Mercy Hospital Northwest Arkansas unveiled a $247 million expansion plan Wednesday that it said could add 1,000 jobs over the next five years.
"We're looking forward to how we can continue to contribute to this vibrant economy here in Northwest Arkansas, as well as take care of each other. That's what it's all about," said Dr. Steve Goss, Mercy Clinic president.
The plan includes several clinics, expanded specialty care offerings, and a new seven-story patient tower that would add 150 beds to the hospital.
Mercy also established a University of Arkansas for Medical Sciences community internal-medicine residency program. The program is a partnership with the Veterans Health Care System of the Ozarks in Fayetteville. Eight doctors will start in the program in July, growing to 24 in three years.
Gov. Asa Hutchinson said he took a break from the special legislative session underway in Little Rock to highlight the importance of Mercy's announcement. He said four generations of Hutchinsons have received health care at the Rogers hospital over the years.
"Whenever you are talking about a $247 million investment, that's a big deal. Whenever you are talking over the course of years, a 1,000 new jobs in the health care industry, that is significant for the economy of our state and the well-being of our citizens," Hutchinson said.
Mercy leaders began outlining expansion plans two years ago after completing a 2011 commitment to infuse $90 million into the system. The system spent nearly $400 million over the past 20 years on area projects.
Wednesday's announcement is the latest in a string of Northwest Arkansas health care expansions.
Washington Regional Medical Center in Fayetteville broke ground in January on a 66,300-square-foot medical plaza and is in the middle of building a five-story, 105,000-square-foot women's and children's center.
Northwest Health System earlier this month announced that it bought Fayetteville-based Physicians' Specialty Hospital, making it the system's fourth area hospital.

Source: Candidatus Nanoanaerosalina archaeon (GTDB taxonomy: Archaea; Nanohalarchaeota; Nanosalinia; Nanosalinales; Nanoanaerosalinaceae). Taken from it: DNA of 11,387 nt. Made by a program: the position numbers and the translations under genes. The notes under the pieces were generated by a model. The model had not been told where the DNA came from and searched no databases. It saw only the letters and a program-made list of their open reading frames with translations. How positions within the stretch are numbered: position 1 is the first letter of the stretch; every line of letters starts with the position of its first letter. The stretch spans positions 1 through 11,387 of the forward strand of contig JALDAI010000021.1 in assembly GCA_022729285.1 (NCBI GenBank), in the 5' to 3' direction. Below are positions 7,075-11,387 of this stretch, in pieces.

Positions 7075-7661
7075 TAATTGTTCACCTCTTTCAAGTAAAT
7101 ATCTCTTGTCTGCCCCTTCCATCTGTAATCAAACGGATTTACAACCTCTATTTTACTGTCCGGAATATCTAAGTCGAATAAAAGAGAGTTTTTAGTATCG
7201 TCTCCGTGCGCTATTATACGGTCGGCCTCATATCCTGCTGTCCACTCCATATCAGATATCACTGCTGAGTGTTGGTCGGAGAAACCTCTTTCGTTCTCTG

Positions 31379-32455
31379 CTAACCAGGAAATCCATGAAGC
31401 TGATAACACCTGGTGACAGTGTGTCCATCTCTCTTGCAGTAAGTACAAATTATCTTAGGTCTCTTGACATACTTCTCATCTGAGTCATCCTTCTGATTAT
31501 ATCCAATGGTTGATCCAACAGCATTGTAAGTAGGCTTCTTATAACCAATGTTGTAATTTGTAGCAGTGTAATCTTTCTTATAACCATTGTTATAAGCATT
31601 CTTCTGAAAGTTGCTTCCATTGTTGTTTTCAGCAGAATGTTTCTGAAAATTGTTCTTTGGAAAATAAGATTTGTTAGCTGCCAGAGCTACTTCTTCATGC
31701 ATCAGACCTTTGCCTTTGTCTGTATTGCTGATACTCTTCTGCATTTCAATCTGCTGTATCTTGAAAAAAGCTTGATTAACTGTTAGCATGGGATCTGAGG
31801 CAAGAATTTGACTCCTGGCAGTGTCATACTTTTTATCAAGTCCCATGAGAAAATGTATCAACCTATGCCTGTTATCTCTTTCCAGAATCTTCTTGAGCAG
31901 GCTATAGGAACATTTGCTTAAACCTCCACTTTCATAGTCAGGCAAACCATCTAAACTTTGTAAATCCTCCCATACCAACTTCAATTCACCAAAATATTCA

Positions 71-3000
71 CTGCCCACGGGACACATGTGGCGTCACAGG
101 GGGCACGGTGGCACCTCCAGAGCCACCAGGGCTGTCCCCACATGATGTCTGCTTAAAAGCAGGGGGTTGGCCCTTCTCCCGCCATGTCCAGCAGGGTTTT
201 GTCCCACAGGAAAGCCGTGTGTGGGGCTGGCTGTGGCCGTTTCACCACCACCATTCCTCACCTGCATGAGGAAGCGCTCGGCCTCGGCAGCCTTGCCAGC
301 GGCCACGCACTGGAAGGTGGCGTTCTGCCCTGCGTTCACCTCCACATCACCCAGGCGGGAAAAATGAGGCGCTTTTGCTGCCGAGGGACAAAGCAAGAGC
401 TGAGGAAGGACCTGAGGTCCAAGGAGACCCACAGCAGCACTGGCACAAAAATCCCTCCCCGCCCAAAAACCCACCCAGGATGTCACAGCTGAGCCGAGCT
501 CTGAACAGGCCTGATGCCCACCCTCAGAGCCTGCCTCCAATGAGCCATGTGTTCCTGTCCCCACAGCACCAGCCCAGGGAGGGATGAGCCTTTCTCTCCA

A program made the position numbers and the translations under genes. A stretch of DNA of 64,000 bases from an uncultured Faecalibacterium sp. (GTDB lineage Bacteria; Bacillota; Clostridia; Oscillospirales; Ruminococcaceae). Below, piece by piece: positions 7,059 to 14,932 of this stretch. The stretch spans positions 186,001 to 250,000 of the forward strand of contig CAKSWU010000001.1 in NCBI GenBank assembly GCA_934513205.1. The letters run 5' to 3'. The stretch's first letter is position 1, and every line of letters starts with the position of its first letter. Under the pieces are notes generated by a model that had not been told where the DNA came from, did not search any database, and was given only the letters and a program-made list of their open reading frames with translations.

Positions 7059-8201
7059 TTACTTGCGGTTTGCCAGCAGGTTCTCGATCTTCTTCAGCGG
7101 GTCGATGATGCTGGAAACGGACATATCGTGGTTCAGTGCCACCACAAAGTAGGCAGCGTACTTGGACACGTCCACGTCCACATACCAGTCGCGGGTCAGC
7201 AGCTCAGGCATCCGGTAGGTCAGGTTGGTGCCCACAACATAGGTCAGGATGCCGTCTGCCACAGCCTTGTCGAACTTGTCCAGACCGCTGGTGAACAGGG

"All the health care systems realize we are a growing area and that health care is one of our most basic needs," said Mike Malone, president and CEO of the Northwest Arkansas Council. The council is a private, nonprofit organization that collaborates with business and civic leaders on regional economic development, community vitality, education, and infrastructure.
Goss said Mercy will try to raise about $40 million to help with the building projects and to create an education endowment that would include the residency program. Eric Pianalto, president of Mercy Hospital Northwest Arkansas, said fundraising will begin in about 90 days.
Pianalto said utility and site work is starting immediately on the hospital's new wing. Construction should begin in about 60 days with completion expected in July 2019, he said.
The hospital has 200 beds, and the additional space is needed, Goss said.
Mercy moved to the site off Interstate 49 in 2008 with the belief that the hospital would have plenty of space for many years, Pianalto said.
"It's without hesitation I can say we've exceeded the expectations that were set in 2008," he said. "Today we have new and exciting opportunities to meet today's needs and also look to the future and how health care is going to be provided in this community for years to come."
Goss said one way to meet today's needs is to provide patients with better access to care. Initial expansion plans include four clinics with three more being considered in the long term.
The first new clinic is set for Pea Ridge, where Mercy has already purchased land, Goss said. Mayor Jackie Crabtree said Pea Ridge has a physician in town, but it has been several years since it's had a full-service medical clinic.
"This will add to the good business climate we have here," Crabtree said. "It's just another building block to help us get to the next step."
Land deals are still under negotiation for additional clinics.
Dr. Peter Kohler, vice chancellor for UAMS Northwest, said the residency program has been in the works for years.
"The key to making this a health care destination is training our physicians. We won't have enough people unless we train and retain those physicians," he said.
The Association of American Medical Colleges reported that 57 percent of students who complete graduate work at UAMS stay in the state. The national average for retaining such graduates is 45 percent.
"This is all part of the method to the madness," Goss said.
Source : arkansasonline.com